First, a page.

Syntax coloring

sábado, 2 de fevereiro de 2013

The beauty of Querydsl: calling database functions

It's a common pattern to have a self-referencing table, in order to model an hierarchy tree. Now, sorting results by hierarchy, is an entirely different subject. Some databases, like Oracle, has the start with / connect by clauses. But to bring that to the JPA world is another different story. And imagine that with the über ugly JPA 2 criteria queries. I was already using Querydsl with JPA (using EclipseLink), and it allowed a very clean solution.

First, I brought database functions to the rescue, and wrote a function which receives an entity id, a table name, the name column and the parent id column. So, the function can be reused on any type of entity. As the DB is Postgres, here comes the code:

create or replace function name_hierarchy
    (p_id bigint, 
     p_table varchar, 
     p_name_col varchar, 
     p_parent_id_col varchar)
    returns varchar
    as $$
            sql text;
            current_id bigint;
            v_name varchar;
            v_parent_id bigint;
            path varchar[];
            current_id := p_id;
            while current_id is not null loop
                sql := 'select id, ' 
                     || p_name_col || ', ' 
                     || p_parent_id_col
                     || ' from ' || p_table 
                     || ' where id = ' || current_id;
                execute sql into current_id, v_name, v_parent_id;
                path := array_prepend(v_name, path);
                current_id := v_parent_id;
            end loop;
            return array_to_string(path, ' > ');
    $$ language plpgsql

Then, I needed to create a Querydsl operator to represent the function. It contains a name and the argument types.

public class CustomOperators {
    public static final Operator<String>
        NAME_HIERARCHY = new OperatorImpl<String>(
            Long.class, String.class, String.class, String.class);

There was also a custom Querydsl templates class to actually convert that operator into JPQL code (note that EclipseLink uses FUNC('name', args...) to invoke native database functions):

    public static class CustomTemplates
        extends EclipseLinkTemplates {

        private static final CustomTemplates INSTANCE = 
            new CustomTemplates();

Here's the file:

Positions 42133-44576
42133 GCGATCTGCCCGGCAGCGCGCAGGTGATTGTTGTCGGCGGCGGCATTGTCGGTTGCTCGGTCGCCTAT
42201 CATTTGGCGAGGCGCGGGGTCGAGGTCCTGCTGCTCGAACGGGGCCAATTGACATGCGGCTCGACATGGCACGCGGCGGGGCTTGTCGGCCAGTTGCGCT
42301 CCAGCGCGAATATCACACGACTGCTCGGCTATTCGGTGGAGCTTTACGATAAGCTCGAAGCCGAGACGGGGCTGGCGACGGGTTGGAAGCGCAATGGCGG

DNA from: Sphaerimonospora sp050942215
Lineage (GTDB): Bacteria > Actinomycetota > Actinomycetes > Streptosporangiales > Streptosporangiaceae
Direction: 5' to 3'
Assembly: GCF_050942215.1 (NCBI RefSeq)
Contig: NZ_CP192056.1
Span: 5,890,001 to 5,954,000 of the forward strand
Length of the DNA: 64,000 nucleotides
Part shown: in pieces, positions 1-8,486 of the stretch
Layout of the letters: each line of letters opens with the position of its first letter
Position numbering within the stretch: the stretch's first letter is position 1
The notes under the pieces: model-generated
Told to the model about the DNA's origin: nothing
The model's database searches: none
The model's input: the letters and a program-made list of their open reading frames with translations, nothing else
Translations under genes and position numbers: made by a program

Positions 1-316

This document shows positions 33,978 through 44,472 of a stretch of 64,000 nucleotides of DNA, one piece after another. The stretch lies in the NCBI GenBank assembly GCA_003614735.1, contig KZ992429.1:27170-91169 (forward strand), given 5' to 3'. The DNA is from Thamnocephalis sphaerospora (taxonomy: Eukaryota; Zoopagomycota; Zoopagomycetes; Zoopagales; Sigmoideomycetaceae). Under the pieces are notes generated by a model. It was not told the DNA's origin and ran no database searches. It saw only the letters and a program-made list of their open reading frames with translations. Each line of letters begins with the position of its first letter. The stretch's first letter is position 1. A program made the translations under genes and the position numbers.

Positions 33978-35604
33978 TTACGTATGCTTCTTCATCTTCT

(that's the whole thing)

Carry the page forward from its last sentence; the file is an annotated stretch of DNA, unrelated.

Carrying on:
public static CustomTemplates getInstance() {
            return INSTANCE;

        private CustomTemplates() {
                "FUNC('name_hierarchy', {0}, {1}, {2}, {3})");

As the example entity is Configuration, the final plumbing needed is a method annotated with @QueryDelegate(Configuration.class), so the extension method can be created in any class:

    public static StringExpression 
        nameHierarchy(EntityPath<Configuration> configuration) {
        NumberPath<Long> id = (NumberPath<Long>)
            FieldUtils.readField(configuration, "id");
        return StringOperation.create(

Finally, I can use the nameHierarchy method anywhere on queries, like:

QConfiguration c = QConfiguration.configuration;
List<Configuration> configs = new JPAQuery()

Looks like that nameHierarchy method was always there, doesn't it? And the same idea can be reused on any other function, seamlessly blending them on the query metamodel. Now try to make something similar with JPA's criteria api!

3 comentários:

Anônimo disse...

Howdy just wanted to give you a quick heads up. The text in your content seem to
be running off the screen in Chrome. I'm not sure if this is a
format issue or something to do with browser compatibility
but I figured I'd post to let you know. The style and design look great though!

Hope you get the problem fixed soon. Cheers

My homepage: search engine optimization;,

Anônimo disse...

Postgres offers recursive common table expressions (which are SQL standard) to efficiently retrieve a hierarchy. There is no need to use a slow row-by-row loop. Using that inside the function should be much more efficient.

Unknown disse...

Of course recursive common table would be better, but in this case, there aren't so many records, anyway. Also, how do you easily integrate it with JPA?
The point of this post, however, is to exemplify calling db functions in general, and hierarchical sorts is just an example.
Thanks for the comment, anyway.